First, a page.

Lower hike in hostel fees but students hope for more improvements

By Michelle Racho

A photo taken from North Hill hall, one of the new halls built by NTU in the past two years.

Hostel fee increments were at their lowest in at least four years this year, with upward adjustments kept within a range of $5 to $10. This is half as much as the fee increases in the previous two years, which had ranged between $10 to $20.

Hall fees are raised each year mostly to defray the rising operating costs of hostels and fund maintenance works such as painting, toilet upgrading and security services, said a spokesperson from HAS.

Walls are repainted every five years, while mattresses and air-conditioning units are replaced every four and six years respectively.

Fees are also sometimes used to fund new hall facilities, such as hot and cold water dispensers in Graduate Hall 1, following a student’s suggestion.

Adjustments had been higher in earlier years as the older halls of residence had undergone an extensive overhaul with new furniture and fittings, said the HAS spokesperson.

To keep fee adjustments modest this year, energy-saving measures — such as lower energy air-handling units and smart lighting — were put in place to reduce operating costs, the spokesperson added. A bioswale, which recycles rainwater for gardening, was also installed at the Crescent and Pioneer Halls.

NTU’s monthly hall fees are currently the lowest among local universities. A standard non air-conditioned double room here costs between $255 to $295 a month, while a similar room in the National University of Singapore sets students back by about $320 a month.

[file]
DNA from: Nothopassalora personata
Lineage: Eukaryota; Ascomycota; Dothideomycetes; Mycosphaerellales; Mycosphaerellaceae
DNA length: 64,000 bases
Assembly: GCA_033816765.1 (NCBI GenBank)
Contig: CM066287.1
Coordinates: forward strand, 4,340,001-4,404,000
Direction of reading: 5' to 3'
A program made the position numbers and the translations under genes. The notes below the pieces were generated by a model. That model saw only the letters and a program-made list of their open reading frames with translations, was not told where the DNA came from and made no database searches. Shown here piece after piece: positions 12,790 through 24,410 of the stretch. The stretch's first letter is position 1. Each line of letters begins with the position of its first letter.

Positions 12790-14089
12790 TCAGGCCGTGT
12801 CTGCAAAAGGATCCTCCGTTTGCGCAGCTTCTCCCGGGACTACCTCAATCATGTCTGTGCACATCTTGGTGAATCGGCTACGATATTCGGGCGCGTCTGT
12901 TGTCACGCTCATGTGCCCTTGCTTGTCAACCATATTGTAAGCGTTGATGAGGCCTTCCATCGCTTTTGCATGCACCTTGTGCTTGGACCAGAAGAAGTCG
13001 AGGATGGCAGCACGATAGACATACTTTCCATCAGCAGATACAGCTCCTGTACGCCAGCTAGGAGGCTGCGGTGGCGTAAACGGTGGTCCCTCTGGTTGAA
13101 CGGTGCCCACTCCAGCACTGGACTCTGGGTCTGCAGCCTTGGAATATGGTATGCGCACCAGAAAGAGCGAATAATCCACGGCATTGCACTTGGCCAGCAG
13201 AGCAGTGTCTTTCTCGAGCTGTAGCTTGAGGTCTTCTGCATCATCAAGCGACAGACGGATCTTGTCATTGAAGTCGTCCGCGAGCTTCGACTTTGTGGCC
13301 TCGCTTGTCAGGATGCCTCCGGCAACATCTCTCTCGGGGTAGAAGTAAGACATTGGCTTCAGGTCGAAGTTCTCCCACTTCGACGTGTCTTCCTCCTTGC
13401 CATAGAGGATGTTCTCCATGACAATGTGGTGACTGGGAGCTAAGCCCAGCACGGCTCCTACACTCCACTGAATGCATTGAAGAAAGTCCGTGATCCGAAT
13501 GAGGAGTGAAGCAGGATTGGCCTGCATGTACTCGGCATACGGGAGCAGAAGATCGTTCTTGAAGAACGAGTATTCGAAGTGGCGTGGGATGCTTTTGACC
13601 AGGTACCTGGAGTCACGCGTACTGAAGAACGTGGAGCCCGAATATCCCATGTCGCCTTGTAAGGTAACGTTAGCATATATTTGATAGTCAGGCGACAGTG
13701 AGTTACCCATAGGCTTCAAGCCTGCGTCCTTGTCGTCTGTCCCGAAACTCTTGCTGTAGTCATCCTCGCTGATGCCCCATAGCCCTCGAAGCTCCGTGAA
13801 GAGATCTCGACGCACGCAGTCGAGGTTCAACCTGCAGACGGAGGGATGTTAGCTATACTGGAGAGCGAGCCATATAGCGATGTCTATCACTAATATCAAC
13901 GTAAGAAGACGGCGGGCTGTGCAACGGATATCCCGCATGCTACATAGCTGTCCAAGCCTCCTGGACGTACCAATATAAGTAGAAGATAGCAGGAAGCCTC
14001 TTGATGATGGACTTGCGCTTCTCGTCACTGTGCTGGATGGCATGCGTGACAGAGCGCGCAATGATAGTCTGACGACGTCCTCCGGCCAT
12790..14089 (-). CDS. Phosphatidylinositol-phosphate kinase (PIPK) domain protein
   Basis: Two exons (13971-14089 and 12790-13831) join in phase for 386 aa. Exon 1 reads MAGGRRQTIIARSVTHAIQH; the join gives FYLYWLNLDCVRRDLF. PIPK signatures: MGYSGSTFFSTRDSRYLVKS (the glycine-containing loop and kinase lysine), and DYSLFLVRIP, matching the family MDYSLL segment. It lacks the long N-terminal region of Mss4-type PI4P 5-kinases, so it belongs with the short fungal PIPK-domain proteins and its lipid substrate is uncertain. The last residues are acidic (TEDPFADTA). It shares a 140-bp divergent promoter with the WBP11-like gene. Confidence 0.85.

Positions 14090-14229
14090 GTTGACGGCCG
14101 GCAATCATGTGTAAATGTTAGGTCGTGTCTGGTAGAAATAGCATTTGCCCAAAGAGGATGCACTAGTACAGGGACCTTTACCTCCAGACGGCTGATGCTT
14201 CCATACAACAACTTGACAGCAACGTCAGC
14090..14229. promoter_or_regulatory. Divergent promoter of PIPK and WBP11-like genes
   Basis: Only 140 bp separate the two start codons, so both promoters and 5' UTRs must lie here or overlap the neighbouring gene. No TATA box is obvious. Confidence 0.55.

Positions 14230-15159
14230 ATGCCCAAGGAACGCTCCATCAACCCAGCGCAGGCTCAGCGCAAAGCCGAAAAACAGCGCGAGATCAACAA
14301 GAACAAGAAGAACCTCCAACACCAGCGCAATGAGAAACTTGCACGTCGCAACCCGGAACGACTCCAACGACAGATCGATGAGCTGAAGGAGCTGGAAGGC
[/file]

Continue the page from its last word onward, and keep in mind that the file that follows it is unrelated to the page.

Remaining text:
NTU Student Union (NTUSU) president Edward Lim, 24, assured students that there are legitimate reasons for hall fee increases, which HAS shares with NTUSU each year.

“It is our job to ask the right questions to ensure that hall fees are not raised in an unjustified manner,” the final-year School of Mechanical and Aerospace Engineering student said.

Students’ reactions

But some students hope to see the fees used for improvements beyond cyclical maintenance works.

Elias Tan, 23, a final-year Nanyang Business School student and former Hall of Residence 8 resident, said he hopes the halls can be kept cleaner.

Tan, who lived in Hall 8 in his second and third years, said there were often many ants crawling on his table, shelves, and walls.

While helping his friend move into her hall room this semester, Tan also found ants behind her bed frame and a few baby cockroaches.

Banyan Hall resident Mark Wei, 22, feels the flooding issues should be rectified.

Last February, the Nanyang Chronicle reported that flooding frequently occured at the North Hill residential halls during heavy downpours.

Wei said the situation has not improved.

“I lived in a room at the corner of the corridor, so I was badly affected. I had water seeping into my room, and the shoes I left outside were soaked through,” said the second-year Renaissance Engineering Programme student.

But other students, like Tamarind Hall resident Looi Jie Sin, 24, feel the increasing costs are justified.

The final-year School of Mechanical and Aerospace Engineering student, who funds his hostel stay with his savings, said: “The price increase is quite fair considering rising electricity and water prices.”

“It is a bit of a strain on my finances, but it is definitely cheaper than renting a place outside of school.”